Weihnachtsmann rot

Challenge from 7. December

Tricky Testing Task

For this challenge, you will have a time bonus of 48 hours.

Author: Paul Erchinger

Project: MATH+ School Activities

Challenge:

Oh deer! It's Christmas flu season. Normally, this does not pose a problem for the Christmas preparations, because Christmas elves are immune to this virus. But this year, a particularly insidious Easter mutation seems to circulate. With only four weeks left until Christmas, several of Santa's little helpers are infected, having grown long ears and whiskers. Hence, the Christmas crisis management team meets and decides that the elves need to be tested thoroughly. The plan is to quickly find sick elves, before even more of them become infected.

Of course, the test has to be carried out at the Christmas headquarters at the North Pole too. But testing capacities in the Arctic are quite scarce: due to massive cracks in the ice floe landscape, the sledge, which usually delivers all of the supplies, cannot reach the headquarters. Hence, for Santa and his 14 elves, there are only ten CE tests1 left. Fortunately, they were delivered by mail some time ago.

Santa is at a loss: how can he test the entire staff of 15 people without the sufficient capacity? Furthermore, at this year's Halloween party, all elves could have infected one another. Fortunately, elf Annelie has an idea, “Do you remember our seating arrangements for Halloween? We sat down to dine at five tables. In order to not get bored so easily, we changed seats after the main course. Thus, no one sat at a table twice with the same elves. I should still have the list somewhere...” After a short rummage, she pulls the list out of a box containing fluffy pink Easter Bunny overalls:

“We just take two samples from each of us and mix the samples of those who shared the same table. This way, we only need to do five tests for the main course and five for the dessert, which amounts to only ten tests! Then, we simply identify those elves as sick who were in groups that tested positive in both test runs. Those elves need to isolated from the others.”

A lively discussion begins:

Boris states,
“With this strategy, we will never find all the infected elves...”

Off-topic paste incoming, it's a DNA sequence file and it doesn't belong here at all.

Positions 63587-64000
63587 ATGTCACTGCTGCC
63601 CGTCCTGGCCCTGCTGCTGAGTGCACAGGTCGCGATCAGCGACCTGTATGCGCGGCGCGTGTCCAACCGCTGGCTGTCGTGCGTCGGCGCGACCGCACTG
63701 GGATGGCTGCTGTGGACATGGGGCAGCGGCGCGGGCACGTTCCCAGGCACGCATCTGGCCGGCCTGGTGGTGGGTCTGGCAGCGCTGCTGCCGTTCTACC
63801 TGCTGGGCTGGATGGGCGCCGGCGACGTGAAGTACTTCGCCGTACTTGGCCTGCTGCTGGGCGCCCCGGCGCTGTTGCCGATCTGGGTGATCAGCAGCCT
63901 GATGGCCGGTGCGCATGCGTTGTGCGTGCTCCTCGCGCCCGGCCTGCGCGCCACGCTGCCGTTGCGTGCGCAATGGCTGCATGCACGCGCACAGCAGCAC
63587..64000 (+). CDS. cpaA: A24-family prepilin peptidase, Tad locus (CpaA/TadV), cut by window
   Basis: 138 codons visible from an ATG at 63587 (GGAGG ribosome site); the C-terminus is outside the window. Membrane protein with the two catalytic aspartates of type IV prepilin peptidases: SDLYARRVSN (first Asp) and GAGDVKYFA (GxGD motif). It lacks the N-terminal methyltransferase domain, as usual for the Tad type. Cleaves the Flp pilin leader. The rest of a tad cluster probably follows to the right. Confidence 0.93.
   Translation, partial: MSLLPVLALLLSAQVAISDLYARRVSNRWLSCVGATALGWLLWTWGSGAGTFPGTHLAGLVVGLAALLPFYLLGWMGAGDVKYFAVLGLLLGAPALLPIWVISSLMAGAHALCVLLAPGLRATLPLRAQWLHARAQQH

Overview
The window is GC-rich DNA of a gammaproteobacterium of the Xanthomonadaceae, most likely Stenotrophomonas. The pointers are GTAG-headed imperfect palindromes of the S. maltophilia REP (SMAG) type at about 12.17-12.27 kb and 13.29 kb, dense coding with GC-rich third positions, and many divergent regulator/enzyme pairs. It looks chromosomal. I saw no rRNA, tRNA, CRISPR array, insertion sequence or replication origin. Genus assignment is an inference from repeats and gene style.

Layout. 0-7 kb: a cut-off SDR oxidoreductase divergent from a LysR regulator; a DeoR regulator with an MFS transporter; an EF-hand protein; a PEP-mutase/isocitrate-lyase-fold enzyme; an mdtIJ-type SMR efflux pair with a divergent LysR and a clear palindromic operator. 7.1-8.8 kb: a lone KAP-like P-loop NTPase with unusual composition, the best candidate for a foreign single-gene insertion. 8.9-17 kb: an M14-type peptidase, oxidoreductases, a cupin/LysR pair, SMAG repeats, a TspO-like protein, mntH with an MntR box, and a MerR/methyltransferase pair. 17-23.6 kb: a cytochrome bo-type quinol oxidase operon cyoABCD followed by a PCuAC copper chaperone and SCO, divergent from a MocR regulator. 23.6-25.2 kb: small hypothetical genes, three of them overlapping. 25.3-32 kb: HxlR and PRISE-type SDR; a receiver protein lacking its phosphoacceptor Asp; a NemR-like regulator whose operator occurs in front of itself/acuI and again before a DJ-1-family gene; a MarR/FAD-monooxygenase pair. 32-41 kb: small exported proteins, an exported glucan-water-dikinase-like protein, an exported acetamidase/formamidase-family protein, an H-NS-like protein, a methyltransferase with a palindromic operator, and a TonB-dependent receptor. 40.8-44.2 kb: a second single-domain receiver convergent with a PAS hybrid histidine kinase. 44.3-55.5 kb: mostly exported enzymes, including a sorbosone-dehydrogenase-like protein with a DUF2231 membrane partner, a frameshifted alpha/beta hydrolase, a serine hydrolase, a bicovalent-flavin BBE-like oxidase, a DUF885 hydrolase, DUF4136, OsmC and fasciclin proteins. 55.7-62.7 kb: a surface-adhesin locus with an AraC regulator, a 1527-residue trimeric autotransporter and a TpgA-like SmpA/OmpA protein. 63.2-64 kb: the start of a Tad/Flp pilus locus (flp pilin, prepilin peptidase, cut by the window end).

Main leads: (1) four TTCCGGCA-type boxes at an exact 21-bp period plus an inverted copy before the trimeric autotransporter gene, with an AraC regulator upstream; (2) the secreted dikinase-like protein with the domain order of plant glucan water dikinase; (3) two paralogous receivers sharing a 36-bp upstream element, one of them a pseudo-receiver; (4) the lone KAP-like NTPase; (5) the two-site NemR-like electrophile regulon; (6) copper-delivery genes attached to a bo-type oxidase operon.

Annelie responds,
“On the contrary! We will always find all the infected ones.”

Carmen reckons,
“That's right! But we also get false positive test results. That means: elves who are not infected at all could still be tested positive. This time of the year, we cannot afford them to be absent from work...”

Jakob replies,
“But, since we never shared both tables with the same elves, there will be no false positive test results.”

Mara has a different opinion,
“Unfortunately, your statement is not correct. However, if we knew that at most two people were infected, it would be true.”

Lorenz believes,
“No! Even then, some elves could get a false positive test result.”

Esmeralda has another idea,
„We just have to divide the groups in a different way:

Moreover, if we knew that at most two of us were infected, we could always find out unambiguously who it was.”

Santa is as clueless as before: who is right? After all, he has to organise the whole testing...

1 It is known that elf cells are normally strongly attracted to Christmas symbols. Therefore, the CE test involves holding both a Christmas tree ball and an Easter egg in the test sample. If the cells react more strongly to the Easter egg, they are infected by the Easter mutated virus. Unfortunately, a fresh Easter egg is needed for each sample, which is why the tests are very resource-consuming and therefore need to be rationed.

Illustration: Frauke Jansen

PDF download

Possible answers:

  1. Only Boris.

  2. Only Annelie and Carmen.

  3. Only Annelie and Jakob.

  4. Only Annelie, Carmen, and Mara.

  5. Only Annelie, Carmen, and Lorenz.

  6. Only Boris and Esmeralda.

  7. Only Annelie, Carmen, and Esmeralda.

  8. Only Annelie, Jakob, and Esmeralda.

  9. Only Annelie, Carmen, Mara, and Esmeralda.

  10. Only Annelie, Carmen, Lorenz, and Esmeralda.

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